Without God and His Word, man is left to devise whatever parameters make sense in his mind.
Rather ironically, those that do truly believe can’t agree amongst themselves on what god is actually saying or what parameters he defines, hence we have a huge diversity of conflicting beliefs, so with or without belief in a god, people are still simply selecting the stuff that makes the most sense. Personally, I’ll go with embracing a degree of certainty that the things that the scientific methodology has yielded are not wrong, and is always open to modification if new evidence turns up. As for anything and everything else, I am content to bask in the honesty of uncertainty, and am no longer satisfied by easy answers that are akin to wishful thinking.
Thankfully, some of these folks come to meet the Savior later in life in spite of never having been led to Christ by their parents.
… and thankfully today, many wake up, start to think for themselves, see the light, and step out of the darkness of cultural superstition. We have a rapidly rising tide of “nones” because there is a new flow of information that punches the full conversation through the previously impenetrable bubble of belief that used to insulate many.
And people on both sides of the spectrum are left scratching their head at how the other side could ever believe such a thing.
It’s easy for many unbelievers to place their faith in evolution and atheism. Likewise, it’s easy for believers to place their faith in the Savior of the world. It comes back to what you have been taught, and what you choose to believe based upon the knowledge you have been given.
Well no … when it comes to specific things, no “faith” is required. He is of course right in that people on both sides do indeed scratch their heads and wonder how those on the other side can actually embrace such thoughts, and he appears to assume it is simply a matter of people lacking a bit of information, but that is not what is going on at all.
- Present non-believes with religious claims, and nothing happens, they don’t rush out to convert.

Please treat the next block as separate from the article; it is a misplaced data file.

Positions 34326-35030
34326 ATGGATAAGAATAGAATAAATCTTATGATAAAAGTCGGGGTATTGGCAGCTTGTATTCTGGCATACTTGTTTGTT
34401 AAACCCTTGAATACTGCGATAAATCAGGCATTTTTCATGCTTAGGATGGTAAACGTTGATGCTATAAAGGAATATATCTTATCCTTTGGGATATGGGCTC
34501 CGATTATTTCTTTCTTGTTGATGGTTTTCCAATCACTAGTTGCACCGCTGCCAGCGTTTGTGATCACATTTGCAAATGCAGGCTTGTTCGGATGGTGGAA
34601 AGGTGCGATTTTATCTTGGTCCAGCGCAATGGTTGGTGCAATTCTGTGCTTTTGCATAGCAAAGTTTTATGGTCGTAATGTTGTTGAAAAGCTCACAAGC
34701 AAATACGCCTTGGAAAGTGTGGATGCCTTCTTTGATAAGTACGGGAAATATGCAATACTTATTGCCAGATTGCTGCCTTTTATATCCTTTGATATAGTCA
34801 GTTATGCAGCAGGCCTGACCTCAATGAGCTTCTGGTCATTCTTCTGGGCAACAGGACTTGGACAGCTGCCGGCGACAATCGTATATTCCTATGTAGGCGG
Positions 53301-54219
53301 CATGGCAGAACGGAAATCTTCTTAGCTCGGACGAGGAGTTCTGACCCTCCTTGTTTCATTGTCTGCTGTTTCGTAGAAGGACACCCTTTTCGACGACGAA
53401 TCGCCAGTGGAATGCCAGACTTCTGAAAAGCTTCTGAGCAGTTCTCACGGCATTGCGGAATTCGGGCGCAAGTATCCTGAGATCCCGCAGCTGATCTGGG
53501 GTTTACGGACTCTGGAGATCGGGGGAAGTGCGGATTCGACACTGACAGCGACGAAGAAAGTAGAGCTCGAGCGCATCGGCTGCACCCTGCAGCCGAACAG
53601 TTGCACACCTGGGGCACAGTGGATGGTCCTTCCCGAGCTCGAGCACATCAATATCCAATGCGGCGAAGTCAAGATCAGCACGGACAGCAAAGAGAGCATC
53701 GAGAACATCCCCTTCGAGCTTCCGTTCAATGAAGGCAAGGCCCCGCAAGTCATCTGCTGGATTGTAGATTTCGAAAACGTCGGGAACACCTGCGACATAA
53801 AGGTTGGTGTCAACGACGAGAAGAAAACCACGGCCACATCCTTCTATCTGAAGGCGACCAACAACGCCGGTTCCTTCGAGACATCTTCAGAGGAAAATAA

- Point out to believers that they have no evidence for their claims, and they don’t think “Gosh that’s right, I have no reason to believe any of this”
In some ways, men are not really that different from one another. We all just want to be certain of what we believe, and we want to be certain that what we are believing is the truth.
So in many ways it all comes do to how we work out what it really true. For the religious, even if they don’t come to terms that it is like this, they do lean very heavily upon human emotions – “I have faith” and “I know Jesus is real” actually translates down to “I’ve had an emotional experience, and I feel these emotions when I think about God, and so that convinces me it is true”. The problem is that human emotions are not a truly reliable means for working out what is true because we are so easily prone to being fooled like that. If indeed we become aware of how biased and partial we can be, then it opens us up to the possibility questioning such feelings. Even then it can be challenging because we also have a very heavy emotional investment in specific ideas and so we find it hard to cope with the idea of putting that aside.
The beginning of human wisdom is doubt. We all hold specific ideas to different degrees of certainty, and often take a cue from those around us and crowdsource that degree of certainty. I would however argue that the true human spirit is our ability to rise above such cultural certainties that we emotionally anchor ourselves to, swim against the tide, and challenge the prevailing status quo. We all have this possibility within, and yet many hearts faint at the very idea of doubt.